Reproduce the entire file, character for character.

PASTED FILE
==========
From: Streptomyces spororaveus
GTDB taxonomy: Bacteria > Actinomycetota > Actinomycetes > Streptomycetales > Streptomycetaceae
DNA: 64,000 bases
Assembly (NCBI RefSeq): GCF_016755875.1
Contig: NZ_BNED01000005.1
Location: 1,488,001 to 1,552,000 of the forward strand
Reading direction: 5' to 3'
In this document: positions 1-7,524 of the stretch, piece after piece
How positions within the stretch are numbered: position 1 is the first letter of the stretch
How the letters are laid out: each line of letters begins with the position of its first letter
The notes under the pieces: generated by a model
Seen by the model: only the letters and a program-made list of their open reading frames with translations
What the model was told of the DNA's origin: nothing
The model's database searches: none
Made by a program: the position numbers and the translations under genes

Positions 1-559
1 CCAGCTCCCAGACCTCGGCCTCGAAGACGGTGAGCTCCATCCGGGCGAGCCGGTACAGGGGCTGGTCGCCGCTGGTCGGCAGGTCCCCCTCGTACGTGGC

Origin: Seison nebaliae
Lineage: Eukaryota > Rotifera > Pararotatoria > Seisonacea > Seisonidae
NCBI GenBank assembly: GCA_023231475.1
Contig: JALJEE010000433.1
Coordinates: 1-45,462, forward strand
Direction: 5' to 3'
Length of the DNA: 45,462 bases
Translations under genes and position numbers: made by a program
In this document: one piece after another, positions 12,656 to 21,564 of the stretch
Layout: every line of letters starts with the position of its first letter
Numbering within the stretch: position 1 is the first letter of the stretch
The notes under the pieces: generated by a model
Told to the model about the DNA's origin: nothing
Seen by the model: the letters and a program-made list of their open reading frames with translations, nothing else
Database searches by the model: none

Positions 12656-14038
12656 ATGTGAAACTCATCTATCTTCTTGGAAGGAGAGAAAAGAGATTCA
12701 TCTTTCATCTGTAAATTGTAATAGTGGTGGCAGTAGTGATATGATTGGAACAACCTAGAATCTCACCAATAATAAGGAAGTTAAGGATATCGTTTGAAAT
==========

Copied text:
From: Streptomyces spororaveus
GTDB taxonomy: Bacteria > Actinomycetota > Actinomycetes > Streptomycetales > Streptomycetaceae
DNA: 64,000 bases
Assembly (NCBI RefSeq): GCF_016755875.1
Contig: NZ_BNED01000005.1
Location: 1,488,001 to 1,552,000 of the forward strand
Reading direction: 5' to 3'
In this document: positions 1-7,524 of the stretch, piece after piece
How positions within the stretch are numbered: position 1 is the first letter of the stretch
How the letters are laid out: each line of letters begins with the position of its first letter
The notes under the pieces: generated by a model
Seen by the model: only the letters and a program-made list of their open reading frames with translations
What the model was told of the DNA's origin: nothing
The model's database searches: none
Made by a program: the position numbers and the translations under genes

Positions 1-559
1 CCAGCTCCCAGACCTCGGCCTCGAAGACGGTGAGCTCCATCCGGGCGAGCCGGTACAGGGGCTGGTCGCCGCTGGTCGGCAGGTCCCCCTCGTACGTGGC

Origin: Seison nebaliae
Lineage: Eukaryota > Rotifera > Pararotatoria > Seisonacea > Seisonidae
NCBI GenBank assembly: GCA_023231475.1
Contig: JALJEE010000433.1
Coordinates: 1-45,462, forward strand
Direction: 5' to 3'
Length of the DNA: 45,462 bases
Translations under genes and position numbers: made by a program
In this document: one piece after another, positions 12,656 to 21,564 of the stretch
Layout: every line of letters starts with the position of its first letter
Numbering within the stretch: position 1 is the first letter of the stretch
The notes under the pieces: generated by a model
Told to the model about the DNA's origin: nothing
Seen by the model: the letters and a program-made list of their open reading frames with translations, nothing else
Database searches by the model: none

Positions 12656-14038
12656 ATGTGAAACTCATCTATCTTCTTGGAAGGAGAGAAAAGAGATTCA
12701 TCTTTCATCTGTAAATTGTAATAGTGGTGGCAGTAGTGATATGATTGGAACAACCTAGAATCTCACCAATAATAAGGAAGTTAAGGATATCGTTTGAAAT